A classification of major natural habitats of Amazonian white-water river floodplains (várzeas)
- First Online:
- Cite this article as:
- Junk, W.J., Piedade, M.T.F., Schöngart, J. et al. Wetlands Ecol Manage (2012) 20: 461. doi:10.1007/s11273-012-9268-0
- 698 Downloads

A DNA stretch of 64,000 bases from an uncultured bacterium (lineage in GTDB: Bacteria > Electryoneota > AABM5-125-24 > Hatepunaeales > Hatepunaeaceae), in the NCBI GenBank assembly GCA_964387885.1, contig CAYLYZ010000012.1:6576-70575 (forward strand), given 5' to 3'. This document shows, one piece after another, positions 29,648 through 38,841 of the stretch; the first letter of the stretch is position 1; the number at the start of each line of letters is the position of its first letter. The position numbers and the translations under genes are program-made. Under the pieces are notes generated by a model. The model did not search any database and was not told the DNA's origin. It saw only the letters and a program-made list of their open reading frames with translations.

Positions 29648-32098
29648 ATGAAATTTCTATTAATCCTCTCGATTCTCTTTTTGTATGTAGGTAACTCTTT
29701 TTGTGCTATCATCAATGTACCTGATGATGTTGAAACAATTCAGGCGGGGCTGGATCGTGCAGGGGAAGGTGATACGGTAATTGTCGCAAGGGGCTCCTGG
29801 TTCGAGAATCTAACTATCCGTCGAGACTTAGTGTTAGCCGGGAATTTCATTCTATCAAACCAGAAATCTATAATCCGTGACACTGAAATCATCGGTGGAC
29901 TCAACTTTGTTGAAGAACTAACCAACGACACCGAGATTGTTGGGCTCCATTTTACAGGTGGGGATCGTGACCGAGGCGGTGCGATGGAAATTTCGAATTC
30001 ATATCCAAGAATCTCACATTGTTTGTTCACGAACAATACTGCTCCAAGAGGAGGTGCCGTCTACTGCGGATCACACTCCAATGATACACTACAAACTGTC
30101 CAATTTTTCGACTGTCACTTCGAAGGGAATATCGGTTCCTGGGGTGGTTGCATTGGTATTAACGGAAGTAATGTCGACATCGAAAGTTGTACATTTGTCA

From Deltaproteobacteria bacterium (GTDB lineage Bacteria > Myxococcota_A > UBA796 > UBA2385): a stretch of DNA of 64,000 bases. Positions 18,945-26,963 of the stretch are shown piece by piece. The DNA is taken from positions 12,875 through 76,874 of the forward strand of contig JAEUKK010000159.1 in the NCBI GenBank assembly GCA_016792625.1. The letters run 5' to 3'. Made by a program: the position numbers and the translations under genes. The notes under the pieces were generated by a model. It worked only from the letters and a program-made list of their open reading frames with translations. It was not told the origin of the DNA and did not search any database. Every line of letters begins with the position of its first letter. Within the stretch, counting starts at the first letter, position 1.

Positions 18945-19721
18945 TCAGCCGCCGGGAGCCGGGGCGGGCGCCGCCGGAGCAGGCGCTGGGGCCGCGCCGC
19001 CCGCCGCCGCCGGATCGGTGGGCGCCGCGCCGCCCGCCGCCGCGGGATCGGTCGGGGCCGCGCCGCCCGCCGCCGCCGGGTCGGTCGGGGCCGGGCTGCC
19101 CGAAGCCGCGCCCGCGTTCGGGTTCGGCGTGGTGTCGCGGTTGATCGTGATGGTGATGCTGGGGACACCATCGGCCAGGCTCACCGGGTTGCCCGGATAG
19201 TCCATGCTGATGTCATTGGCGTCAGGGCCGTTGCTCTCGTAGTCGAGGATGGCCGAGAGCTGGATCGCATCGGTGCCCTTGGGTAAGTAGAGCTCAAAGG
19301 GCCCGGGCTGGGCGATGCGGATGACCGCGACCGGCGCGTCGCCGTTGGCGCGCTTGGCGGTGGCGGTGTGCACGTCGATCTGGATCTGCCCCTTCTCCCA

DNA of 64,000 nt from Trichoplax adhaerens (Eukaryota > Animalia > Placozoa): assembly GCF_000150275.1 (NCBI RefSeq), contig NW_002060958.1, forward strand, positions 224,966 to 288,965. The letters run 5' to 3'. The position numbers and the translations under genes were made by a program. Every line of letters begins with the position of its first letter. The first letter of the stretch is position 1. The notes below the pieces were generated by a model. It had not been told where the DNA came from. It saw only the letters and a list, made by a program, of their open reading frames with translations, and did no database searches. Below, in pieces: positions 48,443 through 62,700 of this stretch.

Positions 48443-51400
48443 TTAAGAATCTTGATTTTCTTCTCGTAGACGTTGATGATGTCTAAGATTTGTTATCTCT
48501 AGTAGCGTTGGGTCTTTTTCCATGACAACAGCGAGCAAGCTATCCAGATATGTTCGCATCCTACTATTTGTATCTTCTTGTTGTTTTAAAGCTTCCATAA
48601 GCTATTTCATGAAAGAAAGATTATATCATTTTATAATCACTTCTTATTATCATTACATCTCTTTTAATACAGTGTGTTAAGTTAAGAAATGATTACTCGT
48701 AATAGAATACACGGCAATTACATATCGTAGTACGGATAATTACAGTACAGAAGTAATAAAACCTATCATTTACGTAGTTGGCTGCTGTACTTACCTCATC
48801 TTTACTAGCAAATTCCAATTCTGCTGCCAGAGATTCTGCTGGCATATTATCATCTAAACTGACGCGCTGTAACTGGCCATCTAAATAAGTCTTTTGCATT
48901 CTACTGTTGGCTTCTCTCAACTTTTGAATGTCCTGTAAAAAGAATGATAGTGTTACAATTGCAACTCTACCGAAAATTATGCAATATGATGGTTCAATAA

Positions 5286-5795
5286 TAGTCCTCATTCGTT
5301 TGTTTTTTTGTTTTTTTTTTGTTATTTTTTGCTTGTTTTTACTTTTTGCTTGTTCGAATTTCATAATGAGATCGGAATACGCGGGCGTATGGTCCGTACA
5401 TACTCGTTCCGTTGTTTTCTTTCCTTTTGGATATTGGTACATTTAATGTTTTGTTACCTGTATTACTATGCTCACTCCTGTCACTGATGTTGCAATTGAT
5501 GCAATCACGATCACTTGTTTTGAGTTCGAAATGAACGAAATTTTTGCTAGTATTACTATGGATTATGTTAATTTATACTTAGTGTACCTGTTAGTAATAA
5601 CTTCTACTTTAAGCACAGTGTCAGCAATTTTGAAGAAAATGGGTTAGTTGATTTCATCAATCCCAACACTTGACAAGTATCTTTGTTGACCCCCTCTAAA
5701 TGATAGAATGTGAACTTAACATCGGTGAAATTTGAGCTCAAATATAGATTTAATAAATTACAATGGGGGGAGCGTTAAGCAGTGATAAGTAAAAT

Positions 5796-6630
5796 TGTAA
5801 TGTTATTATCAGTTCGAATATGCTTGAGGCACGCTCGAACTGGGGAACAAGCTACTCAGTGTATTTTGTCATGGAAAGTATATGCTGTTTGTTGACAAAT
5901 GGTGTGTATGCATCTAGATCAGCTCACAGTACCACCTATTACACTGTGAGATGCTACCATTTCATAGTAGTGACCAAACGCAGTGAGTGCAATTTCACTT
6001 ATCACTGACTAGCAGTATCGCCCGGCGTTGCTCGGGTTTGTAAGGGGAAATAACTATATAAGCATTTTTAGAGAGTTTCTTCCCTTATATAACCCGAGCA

Most countries sharing the Amazon basin have signed the Ramsar Convention on Wetlands of International Importance but still lack complete wetland inventories, classification systems, and management plans. Amazonian wetlands vary considerably with respect to hydrology, water and soil fertility, vegetation cover, diversity in plant and animal species and primary and secondary productivity. Here, we propose a classification system of major natural habitats of Amazonian white-water river floodplains (várzeas) based on hydrological, water and soil chemistry and biological parameters. The Amazonian várzea is one of the largest Amazonian wetlands. It is exceptionally rich in plant and animal species and plays important roles in landscape history, evolution, hydrology and biogeochemical cycles of the Amazon basin. Most of Amazonia’s rural population lives in or along the várzea, emphasizing the economic importance of its natural resources. Our classification indicates five major systems, which are subdivided into 10 main habitats and up to 40 functional (vegetation) units of which the most important mesohabitats are described. We understand this classification as a dynamic system, as it is open to the inclusion of future research attempts and habitats without affecting the entire classification system. Our classification may be used for scientific purposes, such as comparative studies on biomass, productivity, biogeochemical cycles and biodiversity. Also, because the classification builds on habitat types and/or vegetation and functional units already distinguished by the local population it may be especially useful in guiding intelligent use of várzea habitat for specific management activities, such as agriculture, animal husbandry, forestry, fisheries, and conservation.